Why Now? The Case for Climate Reparations

Why Now? The Case for Climate Reparations

Session Type(s): Panel

Starts: Thursday, Aug. 13 4:00 PM (Eastern)

Ends: Thursday, Aug. 13 4:50 PM (Eastern)

The global impact of climate change is already hitting the most vulnerable, marginalized communities. The fossil fuel industry has been lying and spreading misinformation about climate change for decades. Climate reparations is how we can center justice and equity and hold the industry accountable for this violent attack on people and the planet. Join us to hear about the vision and strategy emerging for climate reparations.


Tamara Toles O'Laughlin

Tamara Toles O'Laughlin

Tamara Toles O’Laughlin is an internationally recognized environmental advocate and climate strategist focused on people and planet. Her niche in environmental work is developing high impact programs and multimedia campaigns to dismantle privilege and increase opportunities for vulnerable populations to access healthy air, clean energy, and a toxic free economy at the local, regional and national level.

Tamara casts a wide net in service to community. Among her activities, she is an Advisory Board Member at Climate Refugees, and Senior Advisor and former co-chair of the Green Leadership Trust, which builds a more powerful environmental movement by expanding the leadership of Black, Indigenous and people of color serving on US environmental nonprofit boards. She is a member of the World Economic Forum, National Cities, executive working group. She is a term Chair of the Metropolitan Washington Council of Governments, Air and Climate Public Advisory Committee. Tamara recently concluded a six year term as the chairwoman of the Board of Directors of Women’s Voices for the Earth which disrupts industry standards by forcing ingredient disclosure and the elimination of toxic chemicals from personal care products.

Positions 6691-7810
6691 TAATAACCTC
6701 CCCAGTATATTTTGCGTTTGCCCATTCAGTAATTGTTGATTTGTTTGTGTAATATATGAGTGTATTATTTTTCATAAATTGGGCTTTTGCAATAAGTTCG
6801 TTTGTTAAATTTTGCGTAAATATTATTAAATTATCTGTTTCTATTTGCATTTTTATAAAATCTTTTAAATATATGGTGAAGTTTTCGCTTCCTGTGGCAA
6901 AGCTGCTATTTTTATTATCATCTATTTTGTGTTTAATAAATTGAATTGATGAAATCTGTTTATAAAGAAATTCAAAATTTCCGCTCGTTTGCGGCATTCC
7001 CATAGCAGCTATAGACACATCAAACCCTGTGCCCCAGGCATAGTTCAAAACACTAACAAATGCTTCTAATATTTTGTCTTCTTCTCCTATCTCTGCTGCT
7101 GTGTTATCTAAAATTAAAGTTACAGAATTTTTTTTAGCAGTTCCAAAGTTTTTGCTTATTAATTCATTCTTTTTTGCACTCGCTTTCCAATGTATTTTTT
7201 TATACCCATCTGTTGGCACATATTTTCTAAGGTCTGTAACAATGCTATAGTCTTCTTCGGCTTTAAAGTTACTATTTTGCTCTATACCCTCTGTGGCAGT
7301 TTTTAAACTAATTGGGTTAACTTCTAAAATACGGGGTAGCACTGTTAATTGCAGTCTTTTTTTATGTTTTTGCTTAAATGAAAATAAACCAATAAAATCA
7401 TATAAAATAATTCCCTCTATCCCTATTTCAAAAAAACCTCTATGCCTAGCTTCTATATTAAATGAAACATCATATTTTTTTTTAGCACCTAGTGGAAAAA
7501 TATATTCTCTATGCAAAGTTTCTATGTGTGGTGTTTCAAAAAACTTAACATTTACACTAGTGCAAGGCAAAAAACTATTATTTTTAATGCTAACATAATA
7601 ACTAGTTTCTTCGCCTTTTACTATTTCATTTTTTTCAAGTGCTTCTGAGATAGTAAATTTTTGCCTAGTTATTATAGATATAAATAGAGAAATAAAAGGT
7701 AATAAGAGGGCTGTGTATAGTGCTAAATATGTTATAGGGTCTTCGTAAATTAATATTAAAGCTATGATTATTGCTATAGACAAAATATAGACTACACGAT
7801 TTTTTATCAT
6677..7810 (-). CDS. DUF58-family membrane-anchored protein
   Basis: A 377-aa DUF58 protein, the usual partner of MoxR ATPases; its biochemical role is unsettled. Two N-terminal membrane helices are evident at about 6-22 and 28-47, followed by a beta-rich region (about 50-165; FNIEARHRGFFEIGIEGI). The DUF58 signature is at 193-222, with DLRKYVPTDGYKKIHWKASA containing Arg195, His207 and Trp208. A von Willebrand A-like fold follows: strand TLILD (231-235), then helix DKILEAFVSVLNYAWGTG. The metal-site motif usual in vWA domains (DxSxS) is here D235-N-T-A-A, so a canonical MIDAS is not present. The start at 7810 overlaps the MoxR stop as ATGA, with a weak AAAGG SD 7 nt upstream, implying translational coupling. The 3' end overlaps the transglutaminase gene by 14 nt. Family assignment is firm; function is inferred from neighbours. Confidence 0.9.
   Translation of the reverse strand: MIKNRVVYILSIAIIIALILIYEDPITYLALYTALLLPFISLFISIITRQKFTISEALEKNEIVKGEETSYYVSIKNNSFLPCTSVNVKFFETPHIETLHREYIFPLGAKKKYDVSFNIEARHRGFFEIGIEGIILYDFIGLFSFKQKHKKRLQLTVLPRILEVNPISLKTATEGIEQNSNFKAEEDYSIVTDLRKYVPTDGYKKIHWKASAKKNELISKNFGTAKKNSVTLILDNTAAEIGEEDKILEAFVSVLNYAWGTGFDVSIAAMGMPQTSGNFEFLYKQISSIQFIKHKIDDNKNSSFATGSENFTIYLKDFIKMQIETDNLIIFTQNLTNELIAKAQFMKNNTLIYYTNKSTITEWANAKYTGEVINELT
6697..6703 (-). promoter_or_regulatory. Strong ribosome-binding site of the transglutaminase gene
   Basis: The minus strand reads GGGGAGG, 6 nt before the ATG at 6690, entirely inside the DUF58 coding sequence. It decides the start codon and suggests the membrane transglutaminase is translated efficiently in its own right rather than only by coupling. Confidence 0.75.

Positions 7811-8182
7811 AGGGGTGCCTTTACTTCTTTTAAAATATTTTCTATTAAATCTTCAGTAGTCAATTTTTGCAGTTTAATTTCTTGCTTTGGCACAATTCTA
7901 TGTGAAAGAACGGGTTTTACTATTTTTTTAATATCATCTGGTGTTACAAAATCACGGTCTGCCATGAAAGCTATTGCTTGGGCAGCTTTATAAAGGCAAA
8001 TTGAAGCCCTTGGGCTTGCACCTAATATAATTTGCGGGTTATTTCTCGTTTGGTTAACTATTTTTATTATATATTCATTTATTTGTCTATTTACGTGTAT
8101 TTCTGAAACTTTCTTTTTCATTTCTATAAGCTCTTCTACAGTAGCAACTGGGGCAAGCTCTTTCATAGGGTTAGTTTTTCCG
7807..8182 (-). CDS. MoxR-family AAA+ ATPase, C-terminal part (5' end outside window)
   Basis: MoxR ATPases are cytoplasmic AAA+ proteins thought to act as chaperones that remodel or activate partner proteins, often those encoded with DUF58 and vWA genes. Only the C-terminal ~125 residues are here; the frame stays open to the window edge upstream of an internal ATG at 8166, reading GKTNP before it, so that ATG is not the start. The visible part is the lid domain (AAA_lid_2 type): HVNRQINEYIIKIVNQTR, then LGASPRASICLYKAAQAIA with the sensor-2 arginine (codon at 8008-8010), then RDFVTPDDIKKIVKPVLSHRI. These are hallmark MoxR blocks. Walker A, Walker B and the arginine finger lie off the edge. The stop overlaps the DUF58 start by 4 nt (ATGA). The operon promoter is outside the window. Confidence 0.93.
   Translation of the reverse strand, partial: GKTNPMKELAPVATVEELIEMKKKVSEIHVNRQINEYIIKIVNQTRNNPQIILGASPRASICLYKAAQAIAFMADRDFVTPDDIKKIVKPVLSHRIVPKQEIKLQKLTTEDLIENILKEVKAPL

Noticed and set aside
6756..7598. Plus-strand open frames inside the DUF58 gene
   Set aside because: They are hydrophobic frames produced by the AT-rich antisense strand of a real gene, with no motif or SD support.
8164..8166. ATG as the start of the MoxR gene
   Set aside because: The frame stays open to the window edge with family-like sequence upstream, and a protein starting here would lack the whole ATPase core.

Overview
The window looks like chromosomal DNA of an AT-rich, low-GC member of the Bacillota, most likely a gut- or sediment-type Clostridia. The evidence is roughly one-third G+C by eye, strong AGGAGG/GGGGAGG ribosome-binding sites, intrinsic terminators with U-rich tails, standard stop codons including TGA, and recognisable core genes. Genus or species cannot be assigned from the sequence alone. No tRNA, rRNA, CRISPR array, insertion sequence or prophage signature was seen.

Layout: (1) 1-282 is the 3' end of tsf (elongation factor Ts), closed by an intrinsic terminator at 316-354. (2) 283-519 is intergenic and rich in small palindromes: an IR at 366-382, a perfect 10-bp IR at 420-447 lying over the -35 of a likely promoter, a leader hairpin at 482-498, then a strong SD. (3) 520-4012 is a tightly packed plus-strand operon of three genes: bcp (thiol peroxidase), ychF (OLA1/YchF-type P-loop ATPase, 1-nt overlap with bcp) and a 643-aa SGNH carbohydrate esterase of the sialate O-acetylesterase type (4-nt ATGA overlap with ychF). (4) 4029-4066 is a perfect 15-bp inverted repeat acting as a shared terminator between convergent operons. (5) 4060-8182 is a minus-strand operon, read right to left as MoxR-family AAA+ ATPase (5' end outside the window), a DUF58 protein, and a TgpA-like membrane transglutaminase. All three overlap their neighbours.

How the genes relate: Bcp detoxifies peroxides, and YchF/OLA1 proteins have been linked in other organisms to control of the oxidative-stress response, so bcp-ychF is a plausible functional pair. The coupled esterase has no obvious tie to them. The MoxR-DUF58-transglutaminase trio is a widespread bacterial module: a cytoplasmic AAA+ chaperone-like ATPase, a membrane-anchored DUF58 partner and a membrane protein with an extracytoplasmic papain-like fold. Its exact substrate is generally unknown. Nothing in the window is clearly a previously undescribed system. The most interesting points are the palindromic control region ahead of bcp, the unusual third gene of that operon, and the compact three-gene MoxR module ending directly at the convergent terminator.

In June 2021 Tamara was appointed President and CEO of the Environmental Grantmakers Association. Previously, Tamara served as the North America Director at 350.org and 350 Action, where she drove regional strategy in the United States and Canada. As the leader of 350’s programming she led mission critical work and organizational investments to build a multiracial, multi-generational climate movement capable of holding leaders accountable to science and justice. Prior to joining 350.org. Tamara was executive director of the Maryland Environmental Health Network in Baltimore, Maryland, where she championed its mission to promote the elimination of environmental threats to human health.

Tamara is a thought leader working across sectors to support inclusive climate change action. She serves on the Advisory Board of Climate Power 2020, and is a member of Politico’s sustainability forum, The Long Game, where she provides insight on issues of climate change and social responsibility.
She graduated from the Vermont Law School in 2009, with a Juris Doctor and Master of Environmental Law and Policy with a concentration in energy generation and carbon constraint.
Tamara has worked for two decades to embed the principles of environmental justice into environmental work, with attention to community capacity building, mobilization, equity in enforcement, and environmental health.

Over the course of her career she has held full time, fellowship and intern positions with distinguished organizations including the District Department of Energy and Environment in Washington DC, the Maryland Energy Administration Advisory Council of Historic Preservation, The Environmental Protection Agency, the Center on Race, Poverty and Environment, Natural Resources Defense Council, and the New York City Department of Environmental Protection, among others.